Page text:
Before the shift to digital, marketers didn’t have a measurable way to track their companies’ growth, which would allow them to prove their worth. As Deloitte Digital's CMO Alicia Hatch put it, “In the C-suite, we were essentially speaking Mandarin to English speakers. No one understood what we were talking about.”
But now in the age of performance marketing, CMOs have the ability to measure their success, which can help elevate their roles in their companies. For our report “The Future of the CMO,” we spoke with more than 60 marketing leaders about how they communicate their worth and navigate corporate leadership.
Chris Brandt, CMO, Chipotle
One of the most important things is aligning with what the CEO expects from the marketing piece. For most of my career, I've worked with CEOs who are former marketers, so I wasn't in a position where I had to justify the marketing job. But there are jobs where everybody's suspicious of marketing. It's just like understanding your consumer, you’ve got to understand your manager or your CEO—and understand what makes them tick.
It's also important for the CMO to have a great relationship with the CFO. It's a very competitive environment. And once growth doesn't happen, for whatever reason, the CMO can become the face of "We're going to get rid of you and try somebody else." And that's unfortunate, because it's not always their fault.
Lynne Capozzi, CMO, Acquia
I’m actively involved with the C-suite, not just in terms of marketing decisions, but in other decisions the company is making. We just acquired a marketing automation platform called Mautic. As CMO, I was involved with the rest of the C-suite regarding who we acquire, what we do with the business, how we grow the business, and what new markets we'll be going into. I’m an active participant in the business and work very closely with sales, because I am a big believer in the partnership between marketing and sales.
Tim Matthews, CMO, Exabeam
I speak in dollars, not marketing—and that helps a lot. When I talk to the executive team or the board, I speak only about pipelines measured in dollars. There are lots of other marketing stats that I know and love that are really worthwhile and useful within the marketing team. But I don't bring those out because they really don't serve a lot of value. I think a lot of CMOs make the mistake of talking about cost per click or clickthrough rates or any number of stats that don't mean much to a board member. With my peers, I try to discuss outcomes, not actions.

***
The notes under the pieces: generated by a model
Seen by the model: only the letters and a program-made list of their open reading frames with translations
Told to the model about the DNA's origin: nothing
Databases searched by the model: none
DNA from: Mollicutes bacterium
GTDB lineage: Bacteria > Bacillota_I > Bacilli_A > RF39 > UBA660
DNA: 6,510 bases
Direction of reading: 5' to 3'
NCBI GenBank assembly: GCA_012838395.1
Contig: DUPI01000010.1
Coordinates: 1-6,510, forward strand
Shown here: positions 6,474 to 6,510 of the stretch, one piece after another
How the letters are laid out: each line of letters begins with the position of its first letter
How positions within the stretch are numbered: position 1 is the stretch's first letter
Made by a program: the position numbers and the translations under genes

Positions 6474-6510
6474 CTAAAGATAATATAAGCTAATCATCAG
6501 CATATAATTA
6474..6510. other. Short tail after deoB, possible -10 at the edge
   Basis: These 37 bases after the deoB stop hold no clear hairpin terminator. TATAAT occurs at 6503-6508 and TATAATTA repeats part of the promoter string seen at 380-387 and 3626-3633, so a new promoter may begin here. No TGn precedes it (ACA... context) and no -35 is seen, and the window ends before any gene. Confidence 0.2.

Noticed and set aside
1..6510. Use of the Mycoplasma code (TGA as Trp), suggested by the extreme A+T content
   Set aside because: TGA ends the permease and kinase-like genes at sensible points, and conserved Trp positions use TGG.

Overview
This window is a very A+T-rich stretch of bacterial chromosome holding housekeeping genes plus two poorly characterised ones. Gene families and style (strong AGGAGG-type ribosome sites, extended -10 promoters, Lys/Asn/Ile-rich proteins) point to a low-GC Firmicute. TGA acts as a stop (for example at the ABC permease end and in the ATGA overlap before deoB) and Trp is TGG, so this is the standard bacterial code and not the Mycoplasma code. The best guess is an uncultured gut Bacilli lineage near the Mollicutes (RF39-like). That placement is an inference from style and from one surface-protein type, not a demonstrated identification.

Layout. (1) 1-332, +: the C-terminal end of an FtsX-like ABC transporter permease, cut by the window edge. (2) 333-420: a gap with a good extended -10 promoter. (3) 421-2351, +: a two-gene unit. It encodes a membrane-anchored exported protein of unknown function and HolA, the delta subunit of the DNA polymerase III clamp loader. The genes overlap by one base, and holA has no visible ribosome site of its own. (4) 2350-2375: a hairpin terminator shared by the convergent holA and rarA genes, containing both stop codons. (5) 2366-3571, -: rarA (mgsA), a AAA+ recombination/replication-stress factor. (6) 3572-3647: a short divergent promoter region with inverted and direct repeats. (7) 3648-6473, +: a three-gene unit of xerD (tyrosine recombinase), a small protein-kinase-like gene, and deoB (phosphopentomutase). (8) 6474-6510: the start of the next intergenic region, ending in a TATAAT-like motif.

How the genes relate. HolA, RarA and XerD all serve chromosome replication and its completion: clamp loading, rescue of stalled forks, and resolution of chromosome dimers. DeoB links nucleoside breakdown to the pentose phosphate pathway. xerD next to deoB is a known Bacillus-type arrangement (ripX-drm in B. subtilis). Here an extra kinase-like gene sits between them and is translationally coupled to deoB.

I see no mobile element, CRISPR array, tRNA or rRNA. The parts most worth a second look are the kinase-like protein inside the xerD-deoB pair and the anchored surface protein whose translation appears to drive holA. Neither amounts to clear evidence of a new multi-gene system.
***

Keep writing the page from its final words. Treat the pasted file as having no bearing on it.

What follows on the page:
Jim Freeze, CMO, Interactions
There are certainly CMO roles that report to a head of sales or the COO. I would always dismiss any opportunity that didn't report directly to the CEO. If it's not reporting to the CEO, it means it's not strategic. If it's not strategic, that's probably something that should be a red flag to anyone interviewing for CMO roles. I think it's become a much more strategic role and one that has tremendous influence in the C-suite.
Andy Grygiel, CMO, project44
I've spent a lot of time around corporate strategy. And I'm leading an effort right now to make sure we have a well-defined and well-articulated corporate strategy, and that our product strategy is embedded in that. Every CMO leans to a certain area, and I've always positioned myself as a strategic CMO, but also one who understands product very well—which is vitally important to an early-stage technology company. I serve all of the marketing types of functions, but I also get very involved in the strategy and lead many strategy initiatives within the company.
Heidi Dorosin, CMO, Madison Reed
I view myself as a business leader on the C-team who has a specialty in marketing—just like I would view our CFO as a business leader who has a specialty in finance. We each bring a core competency, but anybody on a C-team has to be able to engage in all parts of the business, help make decisions, and help the CEO make decisions that span every area of the company. You need to have a broad business view to be successful in the C-suite.
Kristen Alexander, CMO*, Certain
Right now, marketers are driving the pipeline that generates revenues, and I think you'll see more and more of the CMO and sales roles blend. The functions themselves are different, but I think the CMO will also participate in accountability for the results, and that's a shift that's happening now. The other shift is marketing really being the voice of the customer, because there's a real opportunity to tie that through everything marketing does. [*Editor’s Note: As of October, Alexander is now marketing advisor at Certain.]